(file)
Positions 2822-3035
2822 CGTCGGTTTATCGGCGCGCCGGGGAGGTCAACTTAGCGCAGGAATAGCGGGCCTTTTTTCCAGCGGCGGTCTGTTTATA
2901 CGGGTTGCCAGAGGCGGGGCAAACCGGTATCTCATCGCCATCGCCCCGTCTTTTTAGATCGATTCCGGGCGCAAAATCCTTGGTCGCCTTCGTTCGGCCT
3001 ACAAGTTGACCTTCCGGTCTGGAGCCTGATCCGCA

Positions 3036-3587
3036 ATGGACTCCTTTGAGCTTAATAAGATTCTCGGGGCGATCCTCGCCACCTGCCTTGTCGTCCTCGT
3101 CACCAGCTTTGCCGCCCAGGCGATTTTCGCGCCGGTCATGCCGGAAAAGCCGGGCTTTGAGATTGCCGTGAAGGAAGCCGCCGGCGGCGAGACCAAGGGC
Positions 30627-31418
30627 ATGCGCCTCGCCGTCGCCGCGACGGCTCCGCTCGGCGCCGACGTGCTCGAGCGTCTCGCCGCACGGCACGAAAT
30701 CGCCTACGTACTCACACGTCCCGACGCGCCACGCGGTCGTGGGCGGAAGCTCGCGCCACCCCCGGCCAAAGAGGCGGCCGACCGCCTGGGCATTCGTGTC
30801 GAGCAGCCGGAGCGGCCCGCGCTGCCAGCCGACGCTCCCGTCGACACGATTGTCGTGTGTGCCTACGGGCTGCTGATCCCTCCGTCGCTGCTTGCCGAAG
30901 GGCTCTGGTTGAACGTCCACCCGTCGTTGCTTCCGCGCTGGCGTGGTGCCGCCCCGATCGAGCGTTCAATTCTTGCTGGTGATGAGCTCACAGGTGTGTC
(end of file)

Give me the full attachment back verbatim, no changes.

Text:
Positions 2822-3035
2822 CGTCGGTTTATCGGCGCGCCGGGGAGGTCAACTTAGCGCAGGAATAGCGGGCCTTTTTTCCAGCGGCGGTCTGTTTATA
2901 CGGGTTGCCAGAGGCGGGGCAAACCGGTATCTCATCGCCATCGCCCCGTCTTTTTAGATCGATTCCGGGCGCAAAATCCTTGGTCGCCTTCGTTCGGCCT
3001 ACAAGTTGACCTTCCGGTCTGGAGCCTGATCCGCA

Positions 3036-3587
3036 ATGGACTCCTTTGAGCTTAATAAGATTCTCGGGGCGATCCTCGCCACCTGCCTTGTCGTCCTCGT
3101 CACCAGCTTTGCCGCCCAGGCGATTTTCGCGCCGGTCATGCCGGAAAAGCCGGGCTTTGAGATTGCCGTGAAGGAAGCCGCCGGCGGCGAGACCAAGGGC
Positions 30627-31418
30627 ATGCGCCTCGCCGTCGCCGCGACGGCTCCGCTCGGCGCCGACGTGCTCGAGCGTCTCGCCGCACGGCACGAAAT
30701 CGCCTACGTACTCACACGTCCCGACGCGCCACGCGGTCGTGGGCGGAAGCTCGCGCCACCCCCGGCCAAAGAGGCGGCCGACCGCCTGGGCATTCGTGTC
30801 GAGCAGCCGGAGCGGCCCGCGCTGCCAGCCGACGCTCCCGTCGACACGATTGTCGTGTGTGCCTACGGGCTGCTGATCCCTCCGTCGCTGCTTGCCGAAG
30901 GGCTCTGGTTGAACGTCCACCCGTCGTTGCTTCCGCGCTGGCGTGGTGCCGCCCCGATCGAGCGTTCAATTCTTGCTGGTGATGAGCTCACAGGTGTGTC